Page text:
A small flame

A small flame

painting a masterpiece . . . of Egypt

If you've been following my personal thoughts from my Bible study about food and eating, this one is going to be a slight deviation. But it's important, I promise :O)

Here's Numbers 11:

1 Now the people complained about their hardships in the hearing of the LORD, and when he heard them his anger was aroused. . . 4 The rabble with them began to crave other food, and again the Israelites started wailing and said, “If only we had meat to eat! 5 We remember the fish we ate in Egypt at no cost—also the cucumbers, melons, leeks, onions and garlic. 6 But now we have lost our appetite; we never see anything but this manna!”. . . 10 Moses heard the people of every family wailing, each at the entrance to his tent. The LORD became exceedingly angry, and Moses was troubled. .

As I was reading this story recently, those last two sentences painted a ridiculous picture in my mind: the Israelites, sitting in the doorways of their tents, sobbing and wailing to go back to Egypt.

Now, just to be clear, they weren't hungry! This wasn't a group of starving people here. God has been feeding them faithfully every day with his provision of food from heaven. They just weren't' content. Nope, they wanted something different. They wanted cucumbers, melons, leeks, onions and garlic. They wanted meat. And those cravings for things they didn't have had them sobbing in their tents, playing the 'if only' game. Getting all teary-eyed and wishing they could click their heels and be back in Egypt. Egypt! Where they had been harshly-treated slaves given impossibly-heavy work loads, where they had been beaten and even killed and where their children had been killed by royal decree (something that Moses was living testament to). . . things had NOT been so great there!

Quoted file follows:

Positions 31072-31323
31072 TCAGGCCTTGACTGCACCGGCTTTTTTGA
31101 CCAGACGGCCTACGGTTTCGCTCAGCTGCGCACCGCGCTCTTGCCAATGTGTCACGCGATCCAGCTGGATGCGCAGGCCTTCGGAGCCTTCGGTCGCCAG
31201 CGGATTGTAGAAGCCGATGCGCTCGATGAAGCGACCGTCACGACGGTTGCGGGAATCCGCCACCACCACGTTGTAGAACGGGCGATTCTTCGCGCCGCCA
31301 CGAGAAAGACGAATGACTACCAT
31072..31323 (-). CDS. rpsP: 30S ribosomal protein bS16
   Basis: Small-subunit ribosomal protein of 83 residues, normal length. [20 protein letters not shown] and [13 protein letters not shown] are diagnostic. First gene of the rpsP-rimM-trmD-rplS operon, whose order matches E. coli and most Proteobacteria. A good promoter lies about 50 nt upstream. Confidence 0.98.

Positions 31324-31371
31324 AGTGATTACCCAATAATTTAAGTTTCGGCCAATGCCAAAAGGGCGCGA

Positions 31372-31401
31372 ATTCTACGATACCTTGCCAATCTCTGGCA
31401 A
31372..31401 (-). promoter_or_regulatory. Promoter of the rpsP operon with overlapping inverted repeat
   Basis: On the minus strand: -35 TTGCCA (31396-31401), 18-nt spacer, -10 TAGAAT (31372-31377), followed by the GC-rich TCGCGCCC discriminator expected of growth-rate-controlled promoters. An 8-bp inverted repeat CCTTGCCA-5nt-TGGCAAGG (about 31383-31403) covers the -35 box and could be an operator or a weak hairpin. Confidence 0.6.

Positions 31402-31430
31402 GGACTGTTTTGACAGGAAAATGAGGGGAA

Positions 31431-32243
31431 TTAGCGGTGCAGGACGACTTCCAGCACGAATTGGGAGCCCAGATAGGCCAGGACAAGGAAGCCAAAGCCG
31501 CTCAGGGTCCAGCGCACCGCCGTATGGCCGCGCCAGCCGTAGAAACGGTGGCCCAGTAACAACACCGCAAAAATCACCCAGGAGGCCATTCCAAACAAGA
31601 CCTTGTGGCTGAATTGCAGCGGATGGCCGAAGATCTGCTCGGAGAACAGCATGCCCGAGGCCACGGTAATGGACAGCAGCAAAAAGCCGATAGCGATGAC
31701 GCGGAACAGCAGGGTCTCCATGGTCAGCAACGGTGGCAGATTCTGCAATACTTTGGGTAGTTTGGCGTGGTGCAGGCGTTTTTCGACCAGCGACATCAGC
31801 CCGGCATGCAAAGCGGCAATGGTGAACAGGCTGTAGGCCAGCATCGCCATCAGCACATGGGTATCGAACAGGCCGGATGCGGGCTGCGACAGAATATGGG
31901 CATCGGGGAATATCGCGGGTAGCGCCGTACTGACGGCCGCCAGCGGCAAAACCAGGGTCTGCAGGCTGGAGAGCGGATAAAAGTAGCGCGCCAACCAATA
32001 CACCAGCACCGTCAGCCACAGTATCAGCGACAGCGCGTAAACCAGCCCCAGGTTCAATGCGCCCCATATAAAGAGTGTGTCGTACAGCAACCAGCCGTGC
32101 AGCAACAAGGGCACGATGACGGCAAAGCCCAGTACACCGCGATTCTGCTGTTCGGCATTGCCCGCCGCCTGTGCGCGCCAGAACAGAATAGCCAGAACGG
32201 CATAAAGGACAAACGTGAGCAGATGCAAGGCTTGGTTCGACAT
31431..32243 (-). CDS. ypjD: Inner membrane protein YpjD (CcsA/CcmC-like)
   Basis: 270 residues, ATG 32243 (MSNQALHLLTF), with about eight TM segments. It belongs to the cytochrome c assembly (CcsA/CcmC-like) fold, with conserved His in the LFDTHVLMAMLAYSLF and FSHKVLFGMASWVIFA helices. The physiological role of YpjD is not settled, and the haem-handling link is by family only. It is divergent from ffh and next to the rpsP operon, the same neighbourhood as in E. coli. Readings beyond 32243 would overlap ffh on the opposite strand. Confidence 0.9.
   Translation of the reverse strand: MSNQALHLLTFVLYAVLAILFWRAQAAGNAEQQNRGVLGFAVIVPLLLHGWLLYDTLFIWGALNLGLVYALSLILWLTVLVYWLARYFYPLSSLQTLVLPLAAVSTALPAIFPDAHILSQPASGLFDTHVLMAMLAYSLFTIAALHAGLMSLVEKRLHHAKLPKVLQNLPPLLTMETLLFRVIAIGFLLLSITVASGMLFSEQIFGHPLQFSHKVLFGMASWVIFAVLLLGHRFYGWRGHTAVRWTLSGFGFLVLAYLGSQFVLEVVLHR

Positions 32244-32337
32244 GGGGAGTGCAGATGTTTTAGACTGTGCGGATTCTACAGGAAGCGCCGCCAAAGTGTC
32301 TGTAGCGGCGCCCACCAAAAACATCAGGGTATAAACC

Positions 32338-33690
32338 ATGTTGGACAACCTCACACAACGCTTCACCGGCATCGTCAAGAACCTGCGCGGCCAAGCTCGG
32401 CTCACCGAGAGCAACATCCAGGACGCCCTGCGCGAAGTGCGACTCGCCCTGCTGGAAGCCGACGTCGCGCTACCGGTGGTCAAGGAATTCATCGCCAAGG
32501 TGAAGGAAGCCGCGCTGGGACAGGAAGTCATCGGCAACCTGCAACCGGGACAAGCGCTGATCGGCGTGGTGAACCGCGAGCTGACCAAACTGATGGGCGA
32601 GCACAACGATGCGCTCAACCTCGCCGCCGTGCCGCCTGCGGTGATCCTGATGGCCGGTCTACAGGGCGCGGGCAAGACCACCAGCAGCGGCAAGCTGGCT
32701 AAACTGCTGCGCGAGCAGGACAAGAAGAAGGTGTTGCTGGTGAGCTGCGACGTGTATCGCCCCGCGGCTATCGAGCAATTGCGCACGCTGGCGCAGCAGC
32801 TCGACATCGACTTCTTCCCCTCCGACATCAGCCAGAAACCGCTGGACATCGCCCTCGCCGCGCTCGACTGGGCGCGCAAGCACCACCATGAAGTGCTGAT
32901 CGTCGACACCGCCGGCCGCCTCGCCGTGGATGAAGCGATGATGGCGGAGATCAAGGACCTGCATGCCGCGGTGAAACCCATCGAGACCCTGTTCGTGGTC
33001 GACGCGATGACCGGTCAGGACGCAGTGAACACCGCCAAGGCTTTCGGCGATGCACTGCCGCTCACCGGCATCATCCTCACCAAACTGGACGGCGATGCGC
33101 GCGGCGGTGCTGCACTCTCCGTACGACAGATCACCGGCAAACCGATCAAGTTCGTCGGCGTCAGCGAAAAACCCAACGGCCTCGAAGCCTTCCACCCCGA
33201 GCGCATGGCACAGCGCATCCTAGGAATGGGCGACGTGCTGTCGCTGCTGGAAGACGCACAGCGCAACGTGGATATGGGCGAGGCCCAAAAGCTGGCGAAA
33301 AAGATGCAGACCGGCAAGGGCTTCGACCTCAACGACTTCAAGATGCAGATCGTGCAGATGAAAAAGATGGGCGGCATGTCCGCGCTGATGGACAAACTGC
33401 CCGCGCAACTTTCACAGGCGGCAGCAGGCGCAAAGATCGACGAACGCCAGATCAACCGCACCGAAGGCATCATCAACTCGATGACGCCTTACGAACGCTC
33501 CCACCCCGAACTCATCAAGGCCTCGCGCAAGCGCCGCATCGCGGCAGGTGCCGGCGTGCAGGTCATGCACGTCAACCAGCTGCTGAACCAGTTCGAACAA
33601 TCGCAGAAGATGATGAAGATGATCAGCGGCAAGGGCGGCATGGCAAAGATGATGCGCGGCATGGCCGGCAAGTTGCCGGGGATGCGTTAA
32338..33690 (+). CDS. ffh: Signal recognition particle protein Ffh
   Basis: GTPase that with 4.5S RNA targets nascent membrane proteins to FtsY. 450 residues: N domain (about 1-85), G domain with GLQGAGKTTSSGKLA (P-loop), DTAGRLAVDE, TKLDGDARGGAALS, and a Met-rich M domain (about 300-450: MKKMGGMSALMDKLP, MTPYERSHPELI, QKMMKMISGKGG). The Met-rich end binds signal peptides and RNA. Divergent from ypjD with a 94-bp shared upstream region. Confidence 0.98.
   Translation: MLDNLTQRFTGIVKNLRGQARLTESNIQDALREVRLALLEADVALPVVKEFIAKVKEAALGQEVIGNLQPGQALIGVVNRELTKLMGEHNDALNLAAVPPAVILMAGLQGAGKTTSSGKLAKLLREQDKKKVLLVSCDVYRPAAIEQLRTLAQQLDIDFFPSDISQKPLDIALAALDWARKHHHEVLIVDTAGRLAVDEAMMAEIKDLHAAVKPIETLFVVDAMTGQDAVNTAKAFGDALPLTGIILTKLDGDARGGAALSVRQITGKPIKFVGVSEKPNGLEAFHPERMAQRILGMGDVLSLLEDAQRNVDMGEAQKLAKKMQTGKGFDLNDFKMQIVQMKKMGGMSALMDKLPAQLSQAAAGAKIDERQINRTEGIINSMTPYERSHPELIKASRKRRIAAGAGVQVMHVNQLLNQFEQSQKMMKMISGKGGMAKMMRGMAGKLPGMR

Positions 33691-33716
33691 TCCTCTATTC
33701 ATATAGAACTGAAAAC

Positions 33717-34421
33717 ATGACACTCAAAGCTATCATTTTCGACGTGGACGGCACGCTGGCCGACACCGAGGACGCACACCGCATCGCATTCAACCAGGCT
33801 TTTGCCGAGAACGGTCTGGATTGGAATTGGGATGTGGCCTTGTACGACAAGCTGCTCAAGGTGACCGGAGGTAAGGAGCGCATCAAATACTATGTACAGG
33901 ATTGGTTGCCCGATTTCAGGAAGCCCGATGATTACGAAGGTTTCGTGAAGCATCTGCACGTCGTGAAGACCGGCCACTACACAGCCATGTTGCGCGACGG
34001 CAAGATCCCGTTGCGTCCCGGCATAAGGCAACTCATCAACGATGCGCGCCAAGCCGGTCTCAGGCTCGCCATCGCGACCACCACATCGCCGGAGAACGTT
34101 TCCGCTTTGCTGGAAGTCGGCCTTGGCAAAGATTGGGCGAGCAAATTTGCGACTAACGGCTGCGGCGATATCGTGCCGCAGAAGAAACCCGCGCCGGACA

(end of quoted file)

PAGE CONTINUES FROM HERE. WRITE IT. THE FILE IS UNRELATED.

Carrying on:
The Lord's taught me some pretty important lessons about contentment over the years! I am often tempted to 'paint pictures of Egypt'! I feel discontented with where God has me and wish I was back in some other time or place, even though there were just as many hard things in my life when I was there as there are wherever I currently am! It was a water-shed day for me when I realized that, no matter which side of the globe I was on, I wanted to be on the other side. The funny thing about being discontentment is that it gives me amnesia. Discontentment is a black hole that sucks away all perception of joy and blessing from wherever-I-am-now and deposits it all (in my mind, at least) to wherever-I-used-to-be. I forget that where I came from had its share of hard stuff too. All I can see is this gorgeous, rosy, masterpiece I've created of where I used to be, when the reality is that each place has its good and its bad.

Yep. I'd have made a great Israelite!

The great news is that, since God is directing my journey, every new place he takes me holds something that is better for me and my growth in Christ-likeness than the last place.

So, I've taken my picture of Egypt down, and in its place I have this old prayer which I've loved for a long time:

How can I thus be bold to pray
that though shalt grant me that or spare me this?
How should my ignorance not go astray?
How should my foolish lips not speak amiss?
To ask for woe when fain they would ask for bliss.
How shall I dare to prompt thee, the all wise, to show me kindness?
Thou art ever kind.
What is my feeble craving in thine eyes
which view the centuries vast – before, behind –
and sweep unnumbered worlds like viewless wind?
Thy goodness ordereth what thing shall be.
Thy wisdom knoweth even my in-most want.
Why should I raise a needless prayer to thee
or importune omnipotence to grant my wishes
dim, shortsighted, ignorant?
And yet I come, for thou hast bidden and said,
But not to weary thee or specify a wish,
But rather with this prayer instead
O Lord,
Thou knowest, give it or deny.
Fill up the cup of joy or pass me by.
Just as thou wilt is just as I would will.
Give me but this – the heart to be content
And, if my wish is thwarted,
To lie still
Waiting ‘til puzzle and pain are spent
And the sweet thing made plain
That thou has meant.
- Susan Cooledge

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